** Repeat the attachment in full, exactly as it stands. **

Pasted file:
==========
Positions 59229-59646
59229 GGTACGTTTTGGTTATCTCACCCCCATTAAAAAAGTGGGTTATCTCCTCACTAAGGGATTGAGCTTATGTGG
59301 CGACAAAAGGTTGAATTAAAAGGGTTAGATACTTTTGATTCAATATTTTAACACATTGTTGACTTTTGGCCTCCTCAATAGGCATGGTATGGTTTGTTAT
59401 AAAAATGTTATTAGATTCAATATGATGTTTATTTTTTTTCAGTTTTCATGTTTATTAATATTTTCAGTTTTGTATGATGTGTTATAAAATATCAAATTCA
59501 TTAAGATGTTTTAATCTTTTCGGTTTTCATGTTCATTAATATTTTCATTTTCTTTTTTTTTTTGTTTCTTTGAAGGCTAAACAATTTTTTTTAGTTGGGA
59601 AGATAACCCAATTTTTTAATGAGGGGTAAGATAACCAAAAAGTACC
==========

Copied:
Positions 59229-59646
59229 GGTACGTTTTGGTTATCTCACCCCCATTAAAAAAGTGGGTTATCTCCTCACTAAGGGATTGAGCTTATGTGG
59301 CGACAAAAGGTTGAATTAAAAGGGTTAGATACTTTTGATTCAATATTTTAACACATTGTTGACTTTTGGCCTCCTCAATAGGCATGGTATGGTTTGTTAT
59401 AAAAATGTTATTAGATTCAATATGATGTTTATTTTTTTTCAGTTTTCATGTTTATTAATATTTTCAGTTTTGTATGATGTGTTATAAAATATCAAATTCA
59501 TTAAGATGTTTTAATCTTTTCGGTTTTCATGTTCATTAATATTTTCATTTTCTTTTTTTTTTTGTTTCTTTGAAGGCTAAACAATTTTTTTTAGTTGGGA
59601 AGATAACCCAATTTTTTAATGAGGGGTAAGATAACCAAAAAGTACC